Under the next Emperor, William II, Germany took a more imperialistic course that led to a lot of friction with many of the neighboring countries, which was similar to the course that other European powers also took. After this took place the alliances that Germany had with various countries were not renewed by those countries, and when new alliances were created they did not include Germany in them.
France, specifically, was one of the countries that did not renew any alliances with Germany, and many other European countries followed suit. With the exception of Hungary and Austria, Germany found itself more and more alone. During this period of time Germany was reaching out and taking over parts of Africa, as were many other countries in Europe. However, this was causing a lot of tension between the larger powers in Europe and because of that problems were growing. It is believed that some of this tension between countries might have been what helped to contribute to the start of the First World War. Eventually, the treaty of Versailles brought an end to WWI, and Germany was forced to sign it.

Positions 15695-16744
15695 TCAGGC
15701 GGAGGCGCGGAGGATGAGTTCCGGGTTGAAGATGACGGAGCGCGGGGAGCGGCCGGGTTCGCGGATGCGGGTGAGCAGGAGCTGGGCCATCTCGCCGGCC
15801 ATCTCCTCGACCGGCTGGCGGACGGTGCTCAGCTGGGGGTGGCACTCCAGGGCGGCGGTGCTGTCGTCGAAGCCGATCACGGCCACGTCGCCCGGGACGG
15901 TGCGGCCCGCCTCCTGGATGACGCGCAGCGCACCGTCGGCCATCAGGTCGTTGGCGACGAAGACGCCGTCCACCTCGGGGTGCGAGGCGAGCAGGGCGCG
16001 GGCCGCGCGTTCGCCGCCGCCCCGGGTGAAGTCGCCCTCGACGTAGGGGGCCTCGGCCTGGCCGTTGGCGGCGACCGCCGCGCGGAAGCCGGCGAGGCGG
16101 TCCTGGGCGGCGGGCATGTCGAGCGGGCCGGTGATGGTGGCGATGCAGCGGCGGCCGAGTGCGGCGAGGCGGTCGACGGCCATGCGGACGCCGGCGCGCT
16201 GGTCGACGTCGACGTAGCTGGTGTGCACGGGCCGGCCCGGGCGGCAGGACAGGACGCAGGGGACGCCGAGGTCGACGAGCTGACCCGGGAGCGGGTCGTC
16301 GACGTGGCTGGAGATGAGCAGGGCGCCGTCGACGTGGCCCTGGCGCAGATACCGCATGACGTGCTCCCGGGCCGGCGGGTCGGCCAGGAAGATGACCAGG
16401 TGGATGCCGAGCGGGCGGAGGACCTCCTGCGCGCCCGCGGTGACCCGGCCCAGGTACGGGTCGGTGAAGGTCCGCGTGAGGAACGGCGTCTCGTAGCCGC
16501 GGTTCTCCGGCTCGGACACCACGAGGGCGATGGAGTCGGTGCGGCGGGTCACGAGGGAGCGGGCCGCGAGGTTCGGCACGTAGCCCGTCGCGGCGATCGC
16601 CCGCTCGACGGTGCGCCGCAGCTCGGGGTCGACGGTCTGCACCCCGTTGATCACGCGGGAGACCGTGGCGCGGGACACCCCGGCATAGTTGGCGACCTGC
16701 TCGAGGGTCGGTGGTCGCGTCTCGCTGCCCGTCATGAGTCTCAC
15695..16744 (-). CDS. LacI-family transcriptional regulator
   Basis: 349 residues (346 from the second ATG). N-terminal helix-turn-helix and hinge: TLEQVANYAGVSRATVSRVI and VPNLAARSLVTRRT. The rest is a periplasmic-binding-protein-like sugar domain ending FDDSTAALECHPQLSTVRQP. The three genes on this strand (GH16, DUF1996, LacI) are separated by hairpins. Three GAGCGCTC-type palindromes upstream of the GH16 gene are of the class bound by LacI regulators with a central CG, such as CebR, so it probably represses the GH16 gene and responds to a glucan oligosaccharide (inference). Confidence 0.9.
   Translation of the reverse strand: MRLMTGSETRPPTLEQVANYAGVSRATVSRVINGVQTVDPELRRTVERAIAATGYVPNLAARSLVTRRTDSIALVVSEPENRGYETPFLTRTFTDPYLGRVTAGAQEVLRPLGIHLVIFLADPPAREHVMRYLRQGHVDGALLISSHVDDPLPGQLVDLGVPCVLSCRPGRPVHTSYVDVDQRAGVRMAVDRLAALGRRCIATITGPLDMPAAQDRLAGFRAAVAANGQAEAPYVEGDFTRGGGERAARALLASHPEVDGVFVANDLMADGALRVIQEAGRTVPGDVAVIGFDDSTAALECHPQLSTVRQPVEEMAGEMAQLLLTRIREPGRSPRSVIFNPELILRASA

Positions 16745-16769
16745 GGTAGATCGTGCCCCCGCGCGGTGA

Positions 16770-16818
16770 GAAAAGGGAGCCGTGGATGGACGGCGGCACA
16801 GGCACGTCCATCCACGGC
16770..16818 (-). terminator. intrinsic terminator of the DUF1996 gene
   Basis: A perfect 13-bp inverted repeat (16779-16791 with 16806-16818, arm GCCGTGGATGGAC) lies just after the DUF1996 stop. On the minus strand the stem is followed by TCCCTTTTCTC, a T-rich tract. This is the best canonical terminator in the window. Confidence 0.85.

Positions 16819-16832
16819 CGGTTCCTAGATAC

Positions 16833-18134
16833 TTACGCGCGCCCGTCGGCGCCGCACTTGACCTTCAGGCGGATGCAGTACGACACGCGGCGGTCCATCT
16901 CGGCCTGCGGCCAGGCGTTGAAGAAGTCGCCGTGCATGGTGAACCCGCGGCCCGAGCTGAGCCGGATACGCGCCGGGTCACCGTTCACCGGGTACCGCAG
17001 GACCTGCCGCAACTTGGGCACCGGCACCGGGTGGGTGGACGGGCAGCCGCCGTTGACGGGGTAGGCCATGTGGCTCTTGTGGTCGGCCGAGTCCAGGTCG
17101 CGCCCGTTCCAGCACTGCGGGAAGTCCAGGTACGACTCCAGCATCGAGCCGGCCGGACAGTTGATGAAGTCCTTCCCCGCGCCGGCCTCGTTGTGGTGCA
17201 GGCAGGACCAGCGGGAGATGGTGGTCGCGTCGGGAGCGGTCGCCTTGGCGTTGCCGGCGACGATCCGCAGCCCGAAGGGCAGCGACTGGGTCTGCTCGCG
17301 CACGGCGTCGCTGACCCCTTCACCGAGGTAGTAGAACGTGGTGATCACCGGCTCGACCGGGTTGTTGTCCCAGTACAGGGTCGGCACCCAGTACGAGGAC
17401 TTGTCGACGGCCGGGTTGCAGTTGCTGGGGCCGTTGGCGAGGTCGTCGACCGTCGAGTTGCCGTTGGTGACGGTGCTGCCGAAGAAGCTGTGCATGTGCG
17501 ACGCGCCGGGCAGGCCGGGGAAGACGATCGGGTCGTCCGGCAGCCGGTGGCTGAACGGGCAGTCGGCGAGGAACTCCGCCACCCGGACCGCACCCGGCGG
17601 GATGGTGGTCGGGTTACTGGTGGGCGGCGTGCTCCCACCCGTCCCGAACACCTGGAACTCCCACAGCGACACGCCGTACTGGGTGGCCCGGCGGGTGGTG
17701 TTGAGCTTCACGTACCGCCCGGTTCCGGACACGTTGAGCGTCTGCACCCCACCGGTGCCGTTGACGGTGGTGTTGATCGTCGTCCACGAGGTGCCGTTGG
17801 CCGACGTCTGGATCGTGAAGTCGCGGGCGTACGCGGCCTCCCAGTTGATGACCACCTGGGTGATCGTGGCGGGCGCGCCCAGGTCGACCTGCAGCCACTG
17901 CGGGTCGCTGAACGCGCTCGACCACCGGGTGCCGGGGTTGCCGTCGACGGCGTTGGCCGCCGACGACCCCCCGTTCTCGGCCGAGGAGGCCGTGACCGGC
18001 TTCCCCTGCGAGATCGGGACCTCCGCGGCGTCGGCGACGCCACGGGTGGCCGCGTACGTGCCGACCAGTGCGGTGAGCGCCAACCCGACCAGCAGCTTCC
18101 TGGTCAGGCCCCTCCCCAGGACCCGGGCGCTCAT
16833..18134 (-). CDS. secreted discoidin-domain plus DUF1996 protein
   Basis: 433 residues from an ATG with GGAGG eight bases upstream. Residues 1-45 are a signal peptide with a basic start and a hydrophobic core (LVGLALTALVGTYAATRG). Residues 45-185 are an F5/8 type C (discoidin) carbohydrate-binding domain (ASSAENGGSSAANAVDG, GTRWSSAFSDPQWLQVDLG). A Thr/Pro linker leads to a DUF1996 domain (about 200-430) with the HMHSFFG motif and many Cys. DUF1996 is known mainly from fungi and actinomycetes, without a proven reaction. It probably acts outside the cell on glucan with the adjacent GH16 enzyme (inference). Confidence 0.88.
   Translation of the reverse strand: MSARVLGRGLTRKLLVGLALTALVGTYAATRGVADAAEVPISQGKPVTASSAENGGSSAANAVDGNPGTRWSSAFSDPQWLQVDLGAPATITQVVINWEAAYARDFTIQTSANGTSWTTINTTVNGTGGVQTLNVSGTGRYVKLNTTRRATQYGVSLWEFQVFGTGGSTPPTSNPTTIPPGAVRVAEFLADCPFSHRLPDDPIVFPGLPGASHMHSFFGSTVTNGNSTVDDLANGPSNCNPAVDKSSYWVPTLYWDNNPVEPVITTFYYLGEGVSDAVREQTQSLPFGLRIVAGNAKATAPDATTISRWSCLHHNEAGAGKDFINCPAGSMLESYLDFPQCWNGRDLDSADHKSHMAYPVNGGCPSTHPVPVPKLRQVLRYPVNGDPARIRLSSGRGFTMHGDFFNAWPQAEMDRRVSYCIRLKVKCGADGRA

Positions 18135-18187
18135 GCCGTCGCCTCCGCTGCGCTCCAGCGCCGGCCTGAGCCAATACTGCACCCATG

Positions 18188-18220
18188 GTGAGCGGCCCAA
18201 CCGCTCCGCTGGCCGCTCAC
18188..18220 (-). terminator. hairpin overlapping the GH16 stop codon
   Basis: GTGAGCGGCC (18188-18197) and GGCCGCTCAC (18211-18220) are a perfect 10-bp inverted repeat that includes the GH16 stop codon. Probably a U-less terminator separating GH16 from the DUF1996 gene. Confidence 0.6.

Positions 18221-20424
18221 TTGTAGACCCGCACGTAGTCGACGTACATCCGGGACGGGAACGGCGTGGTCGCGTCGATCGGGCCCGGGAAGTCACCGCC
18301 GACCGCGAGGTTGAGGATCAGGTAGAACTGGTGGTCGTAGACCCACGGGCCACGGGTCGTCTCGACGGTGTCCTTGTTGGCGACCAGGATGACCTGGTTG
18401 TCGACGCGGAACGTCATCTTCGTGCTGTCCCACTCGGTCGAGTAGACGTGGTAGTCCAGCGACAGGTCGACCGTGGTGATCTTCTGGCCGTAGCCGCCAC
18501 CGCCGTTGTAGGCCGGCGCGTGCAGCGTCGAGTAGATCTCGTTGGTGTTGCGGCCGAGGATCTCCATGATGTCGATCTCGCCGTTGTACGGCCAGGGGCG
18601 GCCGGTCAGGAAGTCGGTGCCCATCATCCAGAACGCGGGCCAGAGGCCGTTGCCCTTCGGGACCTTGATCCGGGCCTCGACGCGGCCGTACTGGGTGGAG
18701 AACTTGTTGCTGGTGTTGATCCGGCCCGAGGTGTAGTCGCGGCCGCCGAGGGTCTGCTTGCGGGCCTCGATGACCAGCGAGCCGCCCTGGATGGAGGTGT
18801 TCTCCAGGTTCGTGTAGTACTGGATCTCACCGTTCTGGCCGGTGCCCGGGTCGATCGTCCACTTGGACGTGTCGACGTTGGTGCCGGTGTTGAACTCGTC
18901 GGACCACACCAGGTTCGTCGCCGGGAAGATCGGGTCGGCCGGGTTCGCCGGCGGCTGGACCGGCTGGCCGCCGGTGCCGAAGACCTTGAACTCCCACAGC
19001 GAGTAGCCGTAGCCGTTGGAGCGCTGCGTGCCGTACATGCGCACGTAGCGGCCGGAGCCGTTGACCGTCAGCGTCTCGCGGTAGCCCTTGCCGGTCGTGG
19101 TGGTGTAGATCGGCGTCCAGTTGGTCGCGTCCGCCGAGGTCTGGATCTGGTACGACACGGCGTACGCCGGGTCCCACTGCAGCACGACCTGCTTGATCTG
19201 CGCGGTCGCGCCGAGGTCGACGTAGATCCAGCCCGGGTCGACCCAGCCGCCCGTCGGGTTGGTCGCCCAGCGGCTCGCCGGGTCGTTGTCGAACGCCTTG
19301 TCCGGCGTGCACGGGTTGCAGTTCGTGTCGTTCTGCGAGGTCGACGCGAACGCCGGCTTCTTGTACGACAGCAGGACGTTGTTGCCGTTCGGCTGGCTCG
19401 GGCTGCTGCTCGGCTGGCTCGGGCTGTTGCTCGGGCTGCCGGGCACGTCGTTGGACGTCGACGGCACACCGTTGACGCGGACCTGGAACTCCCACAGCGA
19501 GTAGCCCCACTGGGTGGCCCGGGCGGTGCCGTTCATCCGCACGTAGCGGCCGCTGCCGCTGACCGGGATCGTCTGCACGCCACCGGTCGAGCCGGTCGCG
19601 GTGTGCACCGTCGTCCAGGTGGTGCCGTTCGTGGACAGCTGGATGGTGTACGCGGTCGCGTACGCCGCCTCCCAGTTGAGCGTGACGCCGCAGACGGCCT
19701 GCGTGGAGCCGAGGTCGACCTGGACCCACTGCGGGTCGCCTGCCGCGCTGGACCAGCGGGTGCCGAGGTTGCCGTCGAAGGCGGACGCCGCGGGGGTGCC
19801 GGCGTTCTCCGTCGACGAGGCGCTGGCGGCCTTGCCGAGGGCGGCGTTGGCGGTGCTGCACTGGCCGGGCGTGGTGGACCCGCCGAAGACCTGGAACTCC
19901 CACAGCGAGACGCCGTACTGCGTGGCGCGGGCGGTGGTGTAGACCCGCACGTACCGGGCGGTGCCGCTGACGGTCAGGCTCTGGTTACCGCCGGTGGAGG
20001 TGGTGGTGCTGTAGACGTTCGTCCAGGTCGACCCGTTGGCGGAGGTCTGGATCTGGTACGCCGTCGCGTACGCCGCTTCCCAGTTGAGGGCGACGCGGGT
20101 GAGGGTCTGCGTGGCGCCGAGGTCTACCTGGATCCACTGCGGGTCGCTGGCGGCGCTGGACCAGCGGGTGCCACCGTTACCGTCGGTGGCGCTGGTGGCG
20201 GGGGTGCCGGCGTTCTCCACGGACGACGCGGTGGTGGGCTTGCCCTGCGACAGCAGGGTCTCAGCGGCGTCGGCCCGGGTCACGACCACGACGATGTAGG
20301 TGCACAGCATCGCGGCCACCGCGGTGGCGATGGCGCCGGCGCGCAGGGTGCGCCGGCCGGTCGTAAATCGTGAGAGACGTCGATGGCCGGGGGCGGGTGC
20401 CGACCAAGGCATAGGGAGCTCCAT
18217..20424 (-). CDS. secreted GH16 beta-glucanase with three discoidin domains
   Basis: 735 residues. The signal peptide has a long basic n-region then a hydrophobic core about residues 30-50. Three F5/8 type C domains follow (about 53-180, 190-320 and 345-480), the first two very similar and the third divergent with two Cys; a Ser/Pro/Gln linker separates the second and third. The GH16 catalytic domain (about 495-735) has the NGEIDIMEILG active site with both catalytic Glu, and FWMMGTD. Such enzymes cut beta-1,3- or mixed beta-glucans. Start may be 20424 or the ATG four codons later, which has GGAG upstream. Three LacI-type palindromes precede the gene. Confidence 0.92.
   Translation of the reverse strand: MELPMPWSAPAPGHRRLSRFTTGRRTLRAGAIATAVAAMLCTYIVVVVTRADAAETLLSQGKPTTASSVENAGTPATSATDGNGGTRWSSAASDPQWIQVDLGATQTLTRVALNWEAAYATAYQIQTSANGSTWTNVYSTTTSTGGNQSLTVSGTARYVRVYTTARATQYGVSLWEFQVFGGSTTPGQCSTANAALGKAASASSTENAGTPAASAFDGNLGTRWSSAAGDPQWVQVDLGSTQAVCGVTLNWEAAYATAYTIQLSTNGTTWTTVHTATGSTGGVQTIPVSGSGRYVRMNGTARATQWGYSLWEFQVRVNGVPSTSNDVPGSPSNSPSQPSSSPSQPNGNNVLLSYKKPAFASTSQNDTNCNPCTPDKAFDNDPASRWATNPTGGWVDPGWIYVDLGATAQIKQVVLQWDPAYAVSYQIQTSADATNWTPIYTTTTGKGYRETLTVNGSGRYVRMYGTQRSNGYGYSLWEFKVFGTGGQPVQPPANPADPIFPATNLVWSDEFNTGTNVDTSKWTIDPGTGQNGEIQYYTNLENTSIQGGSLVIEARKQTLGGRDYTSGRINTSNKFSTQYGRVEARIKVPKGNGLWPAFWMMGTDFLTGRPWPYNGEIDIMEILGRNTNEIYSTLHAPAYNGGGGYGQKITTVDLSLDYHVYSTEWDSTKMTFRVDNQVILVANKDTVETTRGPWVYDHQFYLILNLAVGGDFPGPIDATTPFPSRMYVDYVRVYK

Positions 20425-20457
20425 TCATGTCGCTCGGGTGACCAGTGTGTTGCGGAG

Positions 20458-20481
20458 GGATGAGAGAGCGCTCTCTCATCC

As can be seen, Italy and Germany had many changes in their past. Some of them were similar, such as the fact that many changes took place after the fall of Napoleon, but other changes were very different between the two countries. Where Italy was very divided between the north and the south, Germany was united and moving into other countries as well. The taking over of some of Africa indicated that Germany was exercising its power and trying to become more dominant throughout the world. Unfortunately for that country this largely backfired and other countries did not want to maintain alliances with Germany because of the attitude it displayed.
Where Italy was concerned, the alliances that were begun with other countries largely remained. Italy was non-threatening and its government was accepting of most other countries, so there were no real problems with creating alliances between Italy and other areas. When it came time for these alliances to be renewed, they were, because Italy did not change its tactics in the way that Germany did once it gained…… [Read More]